Soon things will change, and I will have to learn to be okay at letting go.

Thursday, June 14, 2018

Force the Net

The saddest I ever was after a birthday was when I got a tennis racket. My mom and I went to the tennis shop and since I wasn’t that great of a player my mom and I decided on the middle of the line racket, another sensible choice in a childhood of practicality. It was one of the first of the larger head rackets with an extra wide sweet spot for my troublesome aim. I thought it was great until the next day my cousin’s mom went to the same store and bought an even better racket.

I was devastated to the point my mom got my aunt to apologize to me. Over the years my family talks about that racket as a code for not getting what others have, of being slighted with someone with more money.

I thought about the racket over the years as well, but what I realized is what I should have thought about was my aunt. Her son, tall and agile, was a great athlete and she was just trying to get him the best for him to reach his potential. He once again would crush me in tennis matches; my lifetime winning percentage in that sport is about the same as a chair.

Still my mom would cheer me after points with phrases like “great effort” when my shots became close to coming in. For her tennis was the great social opportunity, and she was determined that I have a good backhand despite how many lessons it would take. Ultimately through no fault of the racket, she let me go on to a sport like running and my younger brother would be the one with the wonderful game and brilliant social life.

I thought about the racket again this week, when another dad sent me a picture of his son in a brand new Star Wars costume. The son is my eldest boy's best friend, and the two of them had been discussing the force, and Darth Vader for weeks on end. Mine has a sticker book with a legend and he determined to know every nook and cranny of the world as if he was a 40 year old on the internet. He asks me about who built the Death Star and is disappointed that most of the engineers don’t have names.

And so there it was a photo of his best friend in a Kylo Ren mask shown to my son. It was his personal tennis racket. My son now had a true want.

With my years of tennis training, I did something then that I was so unsuccessful as I was in the sport. I rallied. I decided that instead of buying a bigger Darth Vader costume, that my son I would work to build with what we have. My wife quickly came up with the idea of using a paper bag for the mask, I did my best to draw the outline of the helmet, and my son colored it in. He was so proud of the mask that he tried to scare his brother the new two days.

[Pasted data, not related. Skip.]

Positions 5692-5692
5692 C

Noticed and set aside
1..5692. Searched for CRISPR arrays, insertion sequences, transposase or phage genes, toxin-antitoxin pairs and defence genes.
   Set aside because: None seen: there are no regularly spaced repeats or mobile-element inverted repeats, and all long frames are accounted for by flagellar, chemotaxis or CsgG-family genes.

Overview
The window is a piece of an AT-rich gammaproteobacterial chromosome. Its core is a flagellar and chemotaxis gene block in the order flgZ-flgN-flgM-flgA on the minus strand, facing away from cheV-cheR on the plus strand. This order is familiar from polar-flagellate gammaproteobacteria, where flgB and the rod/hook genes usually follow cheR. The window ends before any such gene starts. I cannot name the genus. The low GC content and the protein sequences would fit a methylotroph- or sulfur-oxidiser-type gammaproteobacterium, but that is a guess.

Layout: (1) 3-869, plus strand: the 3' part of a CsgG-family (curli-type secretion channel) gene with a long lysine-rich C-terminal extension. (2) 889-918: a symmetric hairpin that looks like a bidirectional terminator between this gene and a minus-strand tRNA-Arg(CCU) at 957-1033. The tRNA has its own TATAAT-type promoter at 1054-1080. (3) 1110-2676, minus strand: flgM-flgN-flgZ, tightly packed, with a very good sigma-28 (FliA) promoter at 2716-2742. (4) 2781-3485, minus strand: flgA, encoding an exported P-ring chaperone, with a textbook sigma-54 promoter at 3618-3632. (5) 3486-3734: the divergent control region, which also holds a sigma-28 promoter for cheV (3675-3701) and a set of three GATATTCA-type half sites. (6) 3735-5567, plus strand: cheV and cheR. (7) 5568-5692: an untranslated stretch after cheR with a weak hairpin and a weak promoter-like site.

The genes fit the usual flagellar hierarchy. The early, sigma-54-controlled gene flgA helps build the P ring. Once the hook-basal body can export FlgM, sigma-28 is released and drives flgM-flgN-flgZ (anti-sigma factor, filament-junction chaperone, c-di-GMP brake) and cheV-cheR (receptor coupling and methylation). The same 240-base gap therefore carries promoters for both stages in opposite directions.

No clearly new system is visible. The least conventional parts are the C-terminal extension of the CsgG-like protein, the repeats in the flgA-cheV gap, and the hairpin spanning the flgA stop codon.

What I realized what I sometimes have to teach is the importance of working with a need. That my sons needs to know if you want to have something you need to go out and get it. My years of being bad at tennis filled me with a need to be good at some sport, which gave me the drive to run. The best private schools aren’t great at teaching hunger if they are working so hard to be nut free.

The masks we give our children shape them, protect them, and ultimately change them. 

I thought about sending the photo of my son in his paper bag mask back to the other Dad. And then I realized that is something my aunt would have done. No need to cause a racket.

Tuesday, May 15, 2018

Alt Delete

I hit my reset button, the ctrl alt delete of where I was going.  To me “alt delete” means that through dieting I am deleting the alt parts of myself preferably around the waist. The control part is hard.

I switched out the carbs of my diet, lowered the sugar, and gave up on alcohol and caffeine.

My body has spent the better part of a week telling me this is a horrible, horrible idea.

I don’t have as much hunger as the complete lack of energy save for trying to twist off the top of an Advil bottle to deal with the headaches.

I didn’t realize how much I had become carbs and quick energy. To be a new parent is to be in a world of burst speed - dashes around dropped bottles and chases around bath time. It is jolts in the morning when you didn’t sleep because the little thing next to you was trashing, and drinks at night to ignore the crying from upstairs.

I had been on a march of ever expansion since the birth of my eldest. I got in habit of taking him to coffee shops and ordering croissants when he was a new born. That is one of the many things that needs to change.

He lost his first tooth this week, a sort of one time weight loss of his own. But when he got the dollar the next day he held it up as if it were an olympic medal. A trip to the dentist determined that more dollars where headed to him soon.

We live our lives like our teeth - they start as baby, eventually the wisdom comes, and then we spend the rest of the time making sure that they don’t drop out. Maintenance becomes the new goal.

Turning 50 soon means that I am on the health clock. Overweight creates all kinds of health issues and I think the next phase isn’t as much about burst energy as it is making sure that all is healthy and well.

I want to be the best for my sons and so I had to reset myself. The agony of headaches is nothing compared to the despair of heartaches of not being with them.

So I will do my best in a world of salads and water, push on as I can against a rebelling body, and watch things change even if it is one tooth at a time.